As 2019 drew to a close, most energy analysts assumed that petroleum would continue to dominate the global landscape through the 2020s, as it had in recent decades, resulting in ever greater amounts of carbon emissions being sent into the atmosphere. For example, in its International Energy Outlook 2019, the Energy Information Administration (EIA) of the U.S. Department of Energy projected that global petroleum use in 2020 would amount to 102.2 million barrels per day. That would be up 1.1 million barrels from 2019 and represent the second year in a row in which global consumption would have exceeded the notable threshold of 100 million barrels per day. Grimly enough, the EIA further projected that world demand would continue to climb, reaching 104 million barrels per day by 2025 and 106 million barrels in 2030.
In arriving at such projections, energy analysts assumed that the factors responsible for driving petroleum use upward in recent years would persist well into the future: growing automobile ownership in China, India, and other developing nations; ever-increasing commutes as soaring real-estate prices forced people to live ever farther from city centers; and an exponential increase in airline travel, especially in Asia. Such factors, it was widely assumed, would more than compensate for any drop in demand caused by a greater preference for electric cars in Europe and a few other places. As suggested by oil giant BP in its Energy Outlook for 2019, “All of the demand growth comes from developing economies, driven by the burgeoning middle class in developing Asian economies.”
Even in January, as the coronavirus began to spread from China to other countries, energy analysts imagined little change in such predictions. Reporting “continued strong momentum” in oil use among the major developing economies, the IEA typically reaffirmed its belief that global consumption would grow by more than one million barrels daily in 2020.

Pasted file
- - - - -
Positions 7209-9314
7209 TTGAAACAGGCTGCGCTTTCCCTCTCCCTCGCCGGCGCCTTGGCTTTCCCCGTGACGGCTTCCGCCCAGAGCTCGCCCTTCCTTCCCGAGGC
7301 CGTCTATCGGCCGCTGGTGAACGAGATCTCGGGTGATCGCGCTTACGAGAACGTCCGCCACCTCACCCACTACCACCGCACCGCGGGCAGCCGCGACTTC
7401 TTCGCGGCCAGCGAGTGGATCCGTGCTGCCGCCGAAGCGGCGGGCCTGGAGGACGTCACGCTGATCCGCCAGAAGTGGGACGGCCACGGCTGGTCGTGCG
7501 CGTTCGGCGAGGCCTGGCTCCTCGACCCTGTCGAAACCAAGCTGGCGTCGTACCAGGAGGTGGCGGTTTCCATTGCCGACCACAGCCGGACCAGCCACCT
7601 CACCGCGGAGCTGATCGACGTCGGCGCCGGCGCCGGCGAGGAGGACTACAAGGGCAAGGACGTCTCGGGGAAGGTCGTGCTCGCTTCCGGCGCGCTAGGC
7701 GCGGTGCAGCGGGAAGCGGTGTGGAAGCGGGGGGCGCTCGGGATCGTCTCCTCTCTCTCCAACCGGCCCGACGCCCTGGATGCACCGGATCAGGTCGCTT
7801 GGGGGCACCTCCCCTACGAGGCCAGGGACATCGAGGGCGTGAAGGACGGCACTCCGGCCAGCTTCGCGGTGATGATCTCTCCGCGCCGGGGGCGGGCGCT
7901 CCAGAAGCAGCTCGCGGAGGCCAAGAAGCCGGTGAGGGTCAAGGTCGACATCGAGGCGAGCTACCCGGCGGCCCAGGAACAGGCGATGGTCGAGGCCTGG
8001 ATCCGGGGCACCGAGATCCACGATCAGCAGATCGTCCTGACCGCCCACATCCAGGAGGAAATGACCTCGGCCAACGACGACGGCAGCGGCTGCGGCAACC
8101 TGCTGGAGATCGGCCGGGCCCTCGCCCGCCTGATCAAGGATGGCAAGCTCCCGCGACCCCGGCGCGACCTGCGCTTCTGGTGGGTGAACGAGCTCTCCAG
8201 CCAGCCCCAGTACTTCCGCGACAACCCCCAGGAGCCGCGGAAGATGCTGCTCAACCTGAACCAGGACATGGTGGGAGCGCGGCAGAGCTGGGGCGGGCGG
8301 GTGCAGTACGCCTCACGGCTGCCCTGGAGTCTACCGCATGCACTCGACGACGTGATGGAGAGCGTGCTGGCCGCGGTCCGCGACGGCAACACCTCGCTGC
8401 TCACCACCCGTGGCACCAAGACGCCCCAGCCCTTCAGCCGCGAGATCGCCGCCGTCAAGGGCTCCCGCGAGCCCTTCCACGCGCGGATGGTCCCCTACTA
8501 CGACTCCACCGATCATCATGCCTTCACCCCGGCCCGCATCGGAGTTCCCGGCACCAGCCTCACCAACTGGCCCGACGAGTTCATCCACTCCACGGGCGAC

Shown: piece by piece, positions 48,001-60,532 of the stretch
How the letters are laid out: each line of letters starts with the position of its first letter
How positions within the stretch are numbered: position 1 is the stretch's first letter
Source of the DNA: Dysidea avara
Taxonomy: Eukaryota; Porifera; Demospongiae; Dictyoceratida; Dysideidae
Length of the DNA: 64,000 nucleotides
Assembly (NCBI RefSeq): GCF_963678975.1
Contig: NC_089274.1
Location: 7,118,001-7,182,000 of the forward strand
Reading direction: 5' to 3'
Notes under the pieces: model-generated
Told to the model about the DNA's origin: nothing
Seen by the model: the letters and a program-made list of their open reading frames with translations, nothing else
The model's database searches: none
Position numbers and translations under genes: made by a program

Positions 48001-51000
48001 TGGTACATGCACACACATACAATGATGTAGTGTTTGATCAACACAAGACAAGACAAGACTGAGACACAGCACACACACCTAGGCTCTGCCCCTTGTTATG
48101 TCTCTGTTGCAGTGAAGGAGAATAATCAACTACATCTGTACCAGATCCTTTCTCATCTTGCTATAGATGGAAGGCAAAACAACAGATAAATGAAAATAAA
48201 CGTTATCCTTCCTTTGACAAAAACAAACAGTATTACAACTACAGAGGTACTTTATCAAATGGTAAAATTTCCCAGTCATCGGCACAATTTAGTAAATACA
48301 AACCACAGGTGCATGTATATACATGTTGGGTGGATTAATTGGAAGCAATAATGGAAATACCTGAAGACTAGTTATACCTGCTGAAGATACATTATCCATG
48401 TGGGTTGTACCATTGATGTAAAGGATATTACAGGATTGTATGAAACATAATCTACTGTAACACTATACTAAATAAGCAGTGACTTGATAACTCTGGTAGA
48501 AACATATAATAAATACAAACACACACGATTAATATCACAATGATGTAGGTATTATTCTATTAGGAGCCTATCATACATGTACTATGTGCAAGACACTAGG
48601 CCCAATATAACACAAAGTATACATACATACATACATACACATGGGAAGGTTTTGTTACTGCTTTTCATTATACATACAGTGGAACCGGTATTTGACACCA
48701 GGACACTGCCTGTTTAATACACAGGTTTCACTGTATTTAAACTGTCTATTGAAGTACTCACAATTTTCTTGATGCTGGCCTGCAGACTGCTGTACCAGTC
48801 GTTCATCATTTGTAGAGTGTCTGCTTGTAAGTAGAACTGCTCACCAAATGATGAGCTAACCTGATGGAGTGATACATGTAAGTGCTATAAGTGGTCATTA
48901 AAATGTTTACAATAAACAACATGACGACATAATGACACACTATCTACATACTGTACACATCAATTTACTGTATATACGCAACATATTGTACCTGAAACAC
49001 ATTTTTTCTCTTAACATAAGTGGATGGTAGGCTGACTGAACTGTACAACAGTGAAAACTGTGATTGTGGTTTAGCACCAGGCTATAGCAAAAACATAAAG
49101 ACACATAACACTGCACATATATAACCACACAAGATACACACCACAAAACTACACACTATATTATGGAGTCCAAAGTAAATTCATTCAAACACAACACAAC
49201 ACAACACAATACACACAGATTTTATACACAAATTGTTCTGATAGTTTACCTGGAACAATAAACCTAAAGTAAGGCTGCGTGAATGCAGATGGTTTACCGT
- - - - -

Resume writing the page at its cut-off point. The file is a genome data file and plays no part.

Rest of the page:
Only now has that agency begun to change its tune. In its most recent Oil Market Report, it projected that global petroleum consumption in April would fall by an astonishing 29 million barrels per day compared to the same month the previous year. That drop, by the way, is the equivalent of total 2019 oil usage by the United States, Canada, and Mexico. Still, the IEA analysts assumed that all of this would just be a passing phenomenon. In that same report, it also predicted that global economic activity would rebound in the second half of this year and, by December, oil usage would already be within a few million barrels of pre-coronavirus consumption levels.
Other indicators, however, suggest that such rosy predictions will prove highly fanciful. The likelihood that oil consumption will approach 2018 or 2019 levels by year’s end or even in early 2021 now appears remarkably unrealistic. It is, in fact, doubtful that those earlier projections about sustained future growth in the demand for oil will ever materialize.
A Shattered World Economy
As a start, a return to pre-Covid-19 consumption levels assumes a reasonably rapid restoration of the world economy as it was, with Asia taking the lead. At this moment, however, there’s no evidence that such an outcome is likely.